Return of an Imaginary Menace
In our New Oxford Note “The Last Rhetorical Refuge of an Intellectual Scoundrel” (June), we asked the rhetorical question: “Remember all those insults about the ‘American Taliban’ hurled at religious conservatives in the 2000s?”
Kevin D. Williamson remembers, and he takes us back to that time, ten years ago, when Chris Hedges, a “leading moralist of the Left,” as The New Republic called him (Jun. 11, 2014), could author a book titled American Fascists: The Christian Right and the War on America, and that book could earn rave reviews on its way to becoming a New York Times bestseller. Hedges’s book claims, in Williamson’s words, that “a secretive movement of authoritarian Christians organized along the lines of the great totalitarian movements of the 20th century was on the verge of seizing power through violence” (National Review, Sept. 12).
That a Christian cabal bent on recreating America in its own image was poised to ascend to power wasn’t merely the product of Hedges’s fever dreams. Progressive political blogger Markos Moulitsas also entertained the notion. Kos, as he is widely known, might have been the one to popularize the term American Taliban when he posted an incendiary piece bearing that title (www.DailyKos.com, Mar. 11, 2005), in which he argued that “the Taliban/Al Qaida/Hezbollah/Jihadists of the world” are “exactly what we see in the Republican Party as the GOP continues to consolidate power — creeping theocracy, moralizing, us versus them, embrace of torture, the need to constantly declare jihad on someone, hysterics over football-game nipples, control over ‘decency’ on the airwaves, lyrics censorship, hostility to women freedoms [sic], curtaling [sic] of civil liberties, and so on.” Five years later, Kos would capitalize on the concept by releasing his own book on the topic, American Taliban: How War, Sex, Sin, and Power Bind Jihadists and the Radical Right.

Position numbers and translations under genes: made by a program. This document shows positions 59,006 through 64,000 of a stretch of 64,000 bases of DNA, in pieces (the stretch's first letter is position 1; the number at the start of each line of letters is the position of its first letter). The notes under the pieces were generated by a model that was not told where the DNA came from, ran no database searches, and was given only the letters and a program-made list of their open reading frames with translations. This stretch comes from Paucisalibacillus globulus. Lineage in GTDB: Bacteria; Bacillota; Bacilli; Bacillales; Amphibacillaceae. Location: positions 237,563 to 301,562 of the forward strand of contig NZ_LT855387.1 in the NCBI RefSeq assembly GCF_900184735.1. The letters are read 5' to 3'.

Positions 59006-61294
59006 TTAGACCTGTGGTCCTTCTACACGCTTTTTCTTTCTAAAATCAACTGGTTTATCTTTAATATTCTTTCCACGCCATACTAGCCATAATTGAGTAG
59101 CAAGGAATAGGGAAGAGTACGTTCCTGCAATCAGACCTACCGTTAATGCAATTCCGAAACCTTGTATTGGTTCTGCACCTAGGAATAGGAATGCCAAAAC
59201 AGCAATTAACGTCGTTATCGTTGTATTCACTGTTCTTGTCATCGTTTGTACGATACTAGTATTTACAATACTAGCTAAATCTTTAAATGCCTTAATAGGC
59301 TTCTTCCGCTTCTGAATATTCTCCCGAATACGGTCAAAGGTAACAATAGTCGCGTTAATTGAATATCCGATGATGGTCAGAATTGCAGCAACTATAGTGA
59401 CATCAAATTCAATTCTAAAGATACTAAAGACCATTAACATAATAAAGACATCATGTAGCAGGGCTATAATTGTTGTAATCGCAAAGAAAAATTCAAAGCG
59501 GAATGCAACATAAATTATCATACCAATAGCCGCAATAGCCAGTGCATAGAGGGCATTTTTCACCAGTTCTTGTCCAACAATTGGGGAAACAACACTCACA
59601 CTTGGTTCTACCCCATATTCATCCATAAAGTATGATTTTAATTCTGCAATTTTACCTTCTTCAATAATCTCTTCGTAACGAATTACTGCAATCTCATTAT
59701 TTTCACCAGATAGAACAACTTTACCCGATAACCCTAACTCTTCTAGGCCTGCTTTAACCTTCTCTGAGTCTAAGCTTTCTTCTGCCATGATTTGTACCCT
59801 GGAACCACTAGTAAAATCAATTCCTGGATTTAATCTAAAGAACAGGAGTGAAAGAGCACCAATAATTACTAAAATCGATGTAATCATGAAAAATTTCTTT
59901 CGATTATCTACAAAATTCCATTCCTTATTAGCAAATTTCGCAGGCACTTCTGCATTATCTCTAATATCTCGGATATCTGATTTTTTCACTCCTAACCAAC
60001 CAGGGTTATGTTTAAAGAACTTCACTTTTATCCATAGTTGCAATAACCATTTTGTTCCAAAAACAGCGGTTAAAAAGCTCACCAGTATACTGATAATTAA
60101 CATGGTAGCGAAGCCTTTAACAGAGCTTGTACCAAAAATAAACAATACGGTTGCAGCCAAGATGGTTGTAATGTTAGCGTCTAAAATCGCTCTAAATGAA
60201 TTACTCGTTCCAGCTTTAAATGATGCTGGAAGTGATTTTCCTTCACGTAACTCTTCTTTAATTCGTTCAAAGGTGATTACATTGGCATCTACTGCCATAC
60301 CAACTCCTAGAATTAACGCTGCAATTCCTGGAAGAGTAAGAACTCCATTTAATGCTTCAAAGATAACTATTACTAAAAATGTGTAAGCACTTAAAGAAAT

In the interim, a kind of cottage industry had spawned, and the term American Taliban — and all that it represented — had taken on a life of its own. Soon, any number of reputable publishers and mainstream organizations, from The New York Times to Oprah Winfrey, were seriously considering the possibility that an influential group of highly placed Christian dominionists was operating behind the scenes of American political and cultural life, forming opinions, influencing policy, and biding its time until it could step out from behind the curtain and impose its beliefs first on a fractured and distracted America and eventually on a bewildered and unsuspecting world.
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